What parents need to know
Parents Need to Know
Parents need to know that the game's main selling point is players' ability to load music from their own CDs and build custom dances. That means potential for adding music with objectionable lyrics. The game also requires a dance pad.
What's it about?
In DANCE FACTORY, the song-loading functionality is at center stage -- and performs brilliantly. Pick any CD from your collection and let Dance Factory generate the collection of arrows that indicate when and where to step.
The real fun comes with raiding your music collection for wacky picks. Dancing to Jay-Z was predictably fun, but who would have thought the John Spencer Blues Explosion would make a great dance-pad match? Slow-grooving to Ravi Shankar was like doing tai chi, but the Squirrel Nut Zippers actually delivered a bit of swing. Your options are only as limited as your CD library.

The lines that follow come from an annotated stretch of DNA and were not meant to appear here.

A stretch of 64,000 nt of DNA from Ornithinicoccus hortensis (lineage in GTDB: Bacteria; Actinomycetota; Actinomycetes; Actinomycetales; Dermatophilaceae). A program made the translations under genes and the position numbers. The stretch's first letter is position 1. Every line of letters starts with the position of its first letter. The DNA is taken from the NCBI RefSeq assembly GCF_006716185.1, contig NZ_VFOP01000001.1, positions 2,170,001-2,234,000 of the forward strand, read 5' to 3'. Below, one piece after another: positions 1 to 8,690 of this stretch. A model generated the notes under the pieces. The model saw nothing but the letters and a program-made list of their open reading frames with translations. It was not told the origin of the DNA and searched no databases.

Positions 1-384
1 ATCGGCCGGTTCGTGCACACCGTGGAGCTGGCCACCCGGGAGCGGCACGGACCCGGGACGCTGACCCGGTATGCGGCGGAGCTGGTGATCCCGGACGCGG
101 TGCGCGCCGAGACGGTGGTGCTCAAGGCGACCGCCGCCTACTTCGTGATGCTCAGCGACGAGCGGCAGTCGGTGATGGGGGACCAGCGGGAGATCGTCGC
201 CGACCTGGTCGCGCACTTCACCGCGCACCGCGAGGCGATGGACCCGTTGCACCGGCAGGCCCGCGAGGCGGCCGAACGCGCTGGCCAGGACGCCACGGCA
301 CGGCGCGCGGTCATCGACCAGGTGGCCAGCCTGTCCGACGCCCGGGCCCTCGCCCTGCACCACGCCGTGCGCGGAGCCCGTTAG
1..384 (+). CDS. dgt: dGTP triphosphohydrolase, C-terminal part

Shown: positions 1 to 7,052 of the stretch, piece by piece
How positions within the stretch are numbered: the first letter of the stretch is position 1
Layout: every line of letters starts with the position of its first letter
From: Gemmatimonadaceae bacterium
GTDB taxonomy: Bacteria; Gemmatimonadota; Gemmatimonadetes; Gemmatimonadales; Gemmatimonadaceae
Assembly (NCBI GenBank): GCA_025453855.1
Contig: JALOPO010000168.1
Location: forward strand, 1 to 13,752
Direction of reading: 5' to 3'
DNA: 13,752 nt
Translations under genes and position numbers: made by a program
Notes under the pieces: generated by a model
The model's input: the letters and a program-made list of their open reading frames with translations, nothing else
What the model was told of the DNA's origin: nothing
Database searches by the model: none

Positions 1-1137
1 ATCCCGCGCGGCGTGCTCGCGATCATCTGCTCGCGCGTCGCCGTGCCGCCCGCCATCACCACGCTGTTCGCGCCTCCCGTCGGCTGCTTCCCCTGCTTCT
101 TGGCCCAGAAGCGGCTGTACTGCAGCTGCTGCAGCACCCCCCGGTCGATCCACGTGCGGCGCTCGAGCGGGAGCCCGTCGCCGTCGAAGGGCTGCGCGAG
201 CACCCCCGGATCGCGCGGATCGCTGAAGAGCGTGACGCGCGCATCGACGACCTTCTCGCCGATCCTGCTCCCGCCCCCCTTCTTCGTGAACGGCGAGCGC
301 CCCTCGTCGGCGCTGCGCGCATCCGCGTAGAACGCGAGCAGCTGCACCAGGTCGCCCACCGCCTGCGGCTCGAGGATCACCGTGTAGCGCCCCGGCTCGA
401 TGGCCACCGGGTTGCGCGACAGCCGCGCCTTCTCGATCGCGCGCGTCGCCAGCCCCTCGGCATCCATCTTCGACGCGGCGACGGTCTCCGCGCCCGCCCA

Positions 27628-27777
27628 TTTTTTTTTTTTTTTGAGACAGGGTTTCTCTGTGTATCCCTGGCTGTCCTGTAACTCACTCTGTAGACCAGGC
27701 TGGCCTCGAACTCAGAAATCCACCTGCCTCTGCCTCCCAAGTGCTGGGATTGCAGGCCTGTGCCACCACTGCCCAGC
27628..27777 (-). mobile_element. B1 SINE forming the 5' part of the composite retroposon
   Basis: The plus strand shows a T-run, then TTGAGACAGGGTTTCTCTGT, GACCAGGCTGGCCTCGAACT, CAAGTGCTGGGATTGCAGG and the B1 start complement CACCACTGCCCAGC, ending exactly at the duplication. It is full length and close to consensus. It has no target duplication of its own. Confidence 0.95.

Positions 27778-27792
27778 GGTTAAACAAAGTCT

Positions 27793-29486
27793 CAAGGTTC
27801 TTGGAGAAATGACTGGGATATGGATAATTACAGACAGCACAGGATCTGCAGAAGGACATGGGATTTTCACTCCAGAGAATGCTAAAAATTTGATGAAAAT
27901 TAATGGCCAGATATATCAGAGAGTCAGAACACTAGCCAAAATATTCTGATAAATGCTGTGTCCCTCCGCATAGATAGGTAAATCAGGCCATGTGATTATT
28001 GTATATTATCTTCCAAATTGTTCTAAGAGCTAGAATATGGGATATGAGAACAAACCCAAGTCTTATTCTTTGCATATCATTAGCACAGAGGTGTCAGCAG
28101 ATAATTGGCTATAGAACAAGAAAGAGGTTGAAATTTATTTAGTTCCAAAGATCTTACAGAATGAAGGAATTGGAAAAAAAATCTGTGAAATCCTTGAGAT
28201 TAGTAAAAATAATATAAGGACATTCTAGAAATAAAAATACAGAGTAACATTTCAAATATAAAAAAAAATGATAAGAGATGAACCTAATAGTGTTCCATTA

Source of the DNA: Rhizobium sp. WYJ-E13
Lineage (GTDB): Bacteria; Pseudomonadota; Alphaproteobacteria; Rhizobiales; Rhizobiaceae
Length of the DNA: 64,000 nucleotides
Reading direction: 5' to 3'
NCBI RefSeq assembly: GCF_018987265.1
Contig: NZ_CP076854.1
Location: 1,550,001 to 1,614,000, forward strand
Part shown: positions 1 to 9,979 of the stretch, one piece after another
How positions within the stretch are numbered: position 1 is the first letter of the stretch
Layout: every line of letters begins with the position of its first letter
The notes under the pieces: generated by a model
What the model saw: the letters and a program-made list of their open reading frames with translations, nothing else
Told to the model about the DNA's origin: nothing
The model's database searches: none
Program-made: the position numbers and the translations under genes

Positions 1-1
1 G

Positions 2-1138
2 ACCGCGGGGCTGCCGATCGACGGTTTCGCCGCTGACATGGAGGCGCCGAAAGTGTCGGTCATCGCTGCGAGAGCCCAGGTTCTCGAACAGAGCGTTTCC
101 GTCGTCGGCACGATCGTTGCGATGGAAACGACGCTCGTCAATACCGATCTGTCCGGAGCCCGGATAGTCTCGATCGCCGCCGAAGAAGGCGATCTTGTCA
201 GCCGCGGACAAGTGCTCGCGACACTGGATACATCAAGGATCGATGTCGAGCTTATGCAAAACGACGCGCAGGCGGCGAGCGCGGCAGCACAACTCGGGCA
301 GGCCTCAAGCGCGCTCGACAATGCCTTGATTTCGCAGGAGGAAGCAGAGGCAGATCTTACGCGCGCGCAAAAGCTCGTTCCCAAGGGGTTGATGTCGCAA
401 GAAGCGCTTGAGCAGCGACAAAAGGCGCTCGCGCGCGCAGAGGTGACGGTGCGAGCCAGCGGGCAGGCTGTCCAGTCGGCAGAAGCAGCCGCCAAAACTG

Is it any good?
Dance Factory has a few minor bells and whistles: a basic fitness mode that counts calories, an endurance mode that lets players dance through an entire CD, and unlockable avatars called "creatures" that are lame and have no dance floor flair. The only real drawbacks to the game are its cheap presentation (visuals aren't much more than a glorified screensaver) and occasional badly generated dance. A dance editor solves the latter problem, but unfortunately you'll just have to dance your way through the low-rent package. In the end, you'll be boogying too hard to notice.
Families can talk about...
Families can talk about the qualities that make a good dance song. Do you want to dance to a song just because it's popular -- or does it need to have a good groove? Families can experiment with different music. Kids might get a laugh at watching parents trying to dance to some blasts from the past.